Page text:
I once did a marathon of watching the 1991 movie starring Val Kilmer, the 1981 documentary No One Here Gets Out Alive, and then listened to every Doors album I owned, followed by dinner at a local eatery where I played every Doors song they had on the juke box. I didn’t come down for days, and the music and the experience was the entire high. He was one of the great American poets and, like all great poets, he had an ability to distill experience in a way that was nothing short of magic. It bypassed the brain and went to work straight on the soul. He was lost far too young, but what he did in that brief time would change the world of music forever.

John Lennon
10/9/1940 - 12/8/1980

Though my love of The Beatles would not develop its full bloom until years later, the assassination of John Lennon when I was 9-years-old was probably the first celebrity death that I had active knowledge of. I knew who Lennon was, of course - you couldn’t love music at that time and not know John Lennon - and I knew right then that he was all about peace, love, and harmony. The blustery, and often angry young man who had been such a driving force behind music in the 1960’s was still someone I had yet to learn about, but the death of the man as I knew of him in 1980 was the first hint of the end of innocence. This was the alarm that signalled something was very wrong in the world.

John Lennon was a man who struggled with life, wanting to be accepted by all, but being almost pathologically unable to conform in ways that would be necessary to make that happen. He had a burning intellect, a dry humor, and a tendency to ask questions that made people uncomfortable. He described himself as a troublemaker, someone whom parents would warn their children to stay away from, but if he was a troublemaker, it was in ways the world needs to be troubled. Sometimes the world needs to be uncomfortable, and I think Lennon was one of those people who is very good at spotting those times. He struggled with his temper, with his self-esteem, and with his understanding of the world, but the important thing is that he struggled. He kept trying, and that is often the most critical difference.

Randy Rhoads
12/6/1956 - 3/19/1982

He was, without a doubt, one of the greatest guitarists in rock and roll history and has been cited as an influence by probably more guitarists after him than any other single player, and he achieved that status after only four albums and about four years. Two of those albums were only released in Japan, and that to less than stellar applause at the time. According to most sources who knew him, Randy Rhoads was getting ready to drop out of popular music and focus on classical guitar, at least for a time, just before his death but, even if true, he had already changed popular music forever. A freak plane crash took his life far too soon, but not before he had left a mark that would become a legend.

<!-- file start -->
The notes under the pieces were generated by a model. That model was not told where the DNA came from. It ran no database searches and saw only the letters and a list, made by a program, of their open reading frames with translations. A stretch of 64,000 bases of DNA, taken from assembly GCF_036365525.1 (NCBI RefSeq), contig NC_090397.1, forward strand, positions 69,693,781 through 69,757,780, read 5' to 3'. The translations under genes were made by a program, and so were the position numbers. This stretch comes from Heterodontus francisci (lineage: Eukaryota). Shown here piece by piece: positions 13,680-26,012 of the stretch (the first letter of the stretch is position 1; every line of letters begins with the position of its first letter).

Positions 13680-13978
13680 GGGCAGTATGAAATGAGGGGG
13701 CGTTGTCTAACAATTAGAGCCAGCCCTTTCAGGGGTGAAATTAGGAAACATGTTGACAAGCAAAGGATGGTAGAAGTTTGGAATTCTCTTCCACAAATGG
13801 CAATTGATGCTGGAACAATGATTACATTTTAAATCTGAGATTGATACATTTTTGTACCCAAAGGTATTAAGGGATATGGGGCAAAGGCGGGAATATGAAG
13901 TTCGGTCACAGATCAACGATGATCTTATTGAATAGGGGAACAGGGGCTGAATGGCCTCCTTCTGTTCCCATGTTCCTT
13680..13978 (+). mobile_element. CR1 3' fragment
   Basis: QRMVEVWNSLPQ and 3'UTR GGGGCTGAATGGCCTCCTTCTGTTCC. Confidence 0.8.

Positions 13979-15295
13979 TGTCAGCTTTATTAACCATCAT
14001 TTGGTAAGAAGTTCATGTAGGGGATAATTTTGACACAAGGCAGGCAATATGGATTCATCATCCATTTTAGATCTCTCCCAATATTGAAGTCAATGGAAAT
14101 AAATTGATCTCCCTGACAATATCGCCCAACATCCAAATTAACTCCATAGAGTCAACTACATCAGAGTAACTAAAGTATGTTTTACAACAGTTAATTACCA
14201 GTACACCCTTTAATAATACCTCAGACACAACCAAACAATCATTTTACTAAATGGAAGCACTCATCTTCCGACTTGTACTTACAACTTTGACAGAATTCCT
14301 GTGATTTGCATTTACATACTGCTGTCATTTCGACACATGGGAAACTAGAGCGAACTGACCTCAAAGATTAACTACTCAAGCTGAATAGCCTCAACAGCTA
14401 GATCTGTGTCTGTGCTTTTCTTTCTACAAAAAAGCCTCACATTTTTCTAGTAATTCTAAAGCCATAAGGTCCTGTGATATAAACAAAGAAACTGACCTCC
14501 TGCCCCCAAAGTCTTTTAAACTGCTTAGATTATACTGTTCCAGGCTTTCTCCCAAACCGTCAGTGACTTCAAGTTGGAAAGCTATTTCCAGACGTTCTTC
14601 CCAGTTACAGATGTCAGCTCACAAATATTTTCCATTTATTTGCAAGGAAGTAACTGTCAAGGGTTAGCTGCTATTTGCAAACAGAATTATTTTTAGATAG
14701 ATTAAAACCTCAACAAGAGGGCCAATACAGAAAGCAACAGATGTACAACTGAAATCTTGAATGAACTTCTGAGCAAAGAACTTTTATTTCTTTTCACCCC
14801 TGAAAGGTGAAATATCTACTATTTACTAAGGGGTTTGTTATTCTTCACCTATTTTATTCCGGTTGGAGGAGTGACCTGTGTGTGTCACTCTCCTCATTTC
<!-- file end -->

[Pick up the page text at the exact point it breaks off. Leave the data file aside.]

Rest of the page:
By all accounts, Randy Rhoads was a fun, kind young man who loved guitar and lived for his music. During a time when the rock and roll bad boy image was at its peak, Rhoads was the exception who was known for being approachable by fans, and being “such a lovely guy” (former bandmate Lee Kerslake, commenting on Rhoads after his death), who would even admonish against the excesses so common to that lifestyle. According to Ozzy, the last conversation the pair had on the tour bus the night before the accident was Randy warning the singer that heavy drinking would be the death of him if he, Ozzy, didn’t get it under control. He was a man who cared, in a field where that is so often not the case.

My early life was, of course, before the rise of the Internet, and much of it was even before the rise of MTV, so we didn’t always know about things when they were happening, as we so often do now. There was not a 24-hour news cycle yet, and there was often a delay between an event and the knowledge of the event, but some things were still so big that they seemed to be almost universally known almost immediately. Some events are so big, they change the world, or at least one’s perception of the world. This was my early world, and it shaped my early understanding of the world. The world keeps moving, though, and we must move with it. The music dies, but the music lives on. Long live the music.

First Posted as When The Music Dies Part 1 2-23-16

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Thursday, April 9, 2020

I Am The Fire 2020

I have never been shy about my love of music. I freely admit that it is what some might consider obsessive. I live in a soundtrack and I think in lyrics. I have always had an easier time expressing myself through music than any other way, including this way (blogging is hard work - try it some time). Back in school, when we had book covers that were made from paper grocery bags (children, as your parents, or maybe your grandparents), I was the kid whose book cover was adorned with song lyrics and band logos. I even had clothes that were all marked up with song lyrics and band logos. Some songs get into my soul, make themselves comfortable, and take up permanent residence. When a song speaks to me, I tend to drive the people around me crazy with that song.

This has probably been the case recently with Halestorm’s “I am the fire”. It’s a great song from a great modern band, with a driving beat, lots of energy, and powerfully self-affirming lyrics. I already enjoyed the song just from the surface feel of it, but the first time I truly heard the line, “I am the one I’ve been waiting for,” I was hooked. Hearing that at around the same time that I was starting this blog was fortuitous, to say the least.